Although the class action possibility has existed for 12 years now, there have not been many class action cases in Norway. Nevertheless, there have been some, for instance class actions towards banks. One case that received a great deal of public attention was a case led by the Norwegian Consumer Council on behalf of 180,000 persons against Norway's largest bank, DNB, regarding a claim for repayment of charges for administration of funds the bank had charged its customers. DNB won the case in the district court, but the consumers won the case in the appeal court.18 DNB has appealed to the Supreme Court and the case is yet to be decided there.

Another well-known class action case was a case launched by property owners in Oslo against the Municipality of Oslo regarding property valuation tax. The case went all the way to the Supreme Court in 2019 and the property owners partly won the case.19

iv Representations in proceedings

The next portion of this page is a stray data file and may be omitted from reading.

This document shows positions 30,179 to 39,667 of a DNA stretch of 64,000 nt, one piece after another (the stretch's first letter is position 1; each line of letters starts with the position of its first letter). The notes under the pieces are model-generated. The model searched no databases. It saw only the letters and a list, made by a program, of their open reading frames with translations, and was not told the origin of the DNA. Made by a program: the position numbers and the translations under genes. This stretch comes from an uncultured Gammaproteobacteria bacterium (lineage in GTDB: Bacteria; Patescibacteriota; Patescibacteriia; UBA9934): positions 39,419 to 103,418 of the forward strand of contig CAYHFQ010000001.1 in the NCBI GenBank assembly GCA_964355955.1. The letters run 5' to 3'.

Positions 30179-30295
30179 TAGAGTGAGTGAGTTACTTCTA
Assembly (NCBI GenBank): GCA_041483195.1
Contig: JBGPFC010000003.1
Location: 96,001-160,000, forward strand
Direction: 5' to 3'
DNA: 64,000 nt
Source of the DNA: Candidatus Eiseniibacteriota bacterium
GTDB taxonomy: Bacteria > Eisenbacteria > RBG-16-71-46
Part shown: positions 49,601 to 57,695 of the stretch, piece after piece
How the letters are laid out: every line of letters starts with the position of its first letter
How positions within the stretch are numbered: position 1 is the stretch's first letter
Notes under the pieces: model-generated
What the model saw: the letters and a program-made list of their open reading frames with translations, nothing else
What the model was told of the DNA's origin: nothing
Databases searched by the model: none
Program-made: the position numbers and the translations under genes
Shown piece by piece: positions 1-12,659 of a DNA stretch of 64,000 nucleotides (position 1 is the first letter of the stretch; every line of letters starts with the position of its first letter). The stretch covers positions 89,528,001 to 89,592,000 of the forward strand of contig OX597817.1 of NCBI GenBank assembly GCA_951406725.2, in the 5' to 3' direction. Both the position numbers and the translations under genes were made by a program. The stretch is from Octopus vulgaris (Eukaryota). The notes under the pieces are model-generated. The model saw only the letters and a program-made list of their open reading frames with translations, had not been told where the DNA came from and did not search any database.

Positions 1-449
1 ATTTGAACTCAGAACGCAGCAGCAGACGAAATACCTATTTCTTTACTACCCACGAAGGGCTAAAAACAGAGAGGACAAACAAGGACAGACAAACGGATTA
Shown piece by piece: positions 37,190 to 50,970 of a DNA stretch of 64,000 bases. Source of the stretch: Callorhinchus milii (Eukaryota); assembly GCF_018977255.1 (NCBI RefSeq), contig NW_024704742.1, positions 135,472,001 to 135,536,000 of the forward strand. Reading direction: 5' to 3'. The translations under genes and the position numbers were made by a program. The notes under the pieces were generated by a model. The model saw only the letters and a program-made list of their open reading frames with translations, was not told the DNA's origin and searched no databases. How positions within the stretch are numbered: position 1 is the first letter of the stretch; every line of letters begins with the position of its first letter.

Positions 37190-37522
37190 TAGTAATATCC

Natural persons have the right to represent themselves in court proceedings. Employees may represent legal entities. Beyond this, the main rule is that only lawyers and authorised assistant lawyers may act as counsel in legal proceedings.

If a party who is not represented by counsel is unable to present the case in a comprehensible manner, the court may order the party to engage legal counsel.

A foreign lawyer may act as counsel if the court finds no objections to this in view of the nature of the case and other circumstances.

v Service out of the jurisdiction20

Norway accepts service of documents in civil matters outside of the jurisdiction to persons who have a known address abroad, if and to the extent this is accepted by the relevant local law. The main regulation is the Court Act Section 180 and Regulation No. 1810 of 11 October 1985 on Postal Service, supplemented by relevant treaties.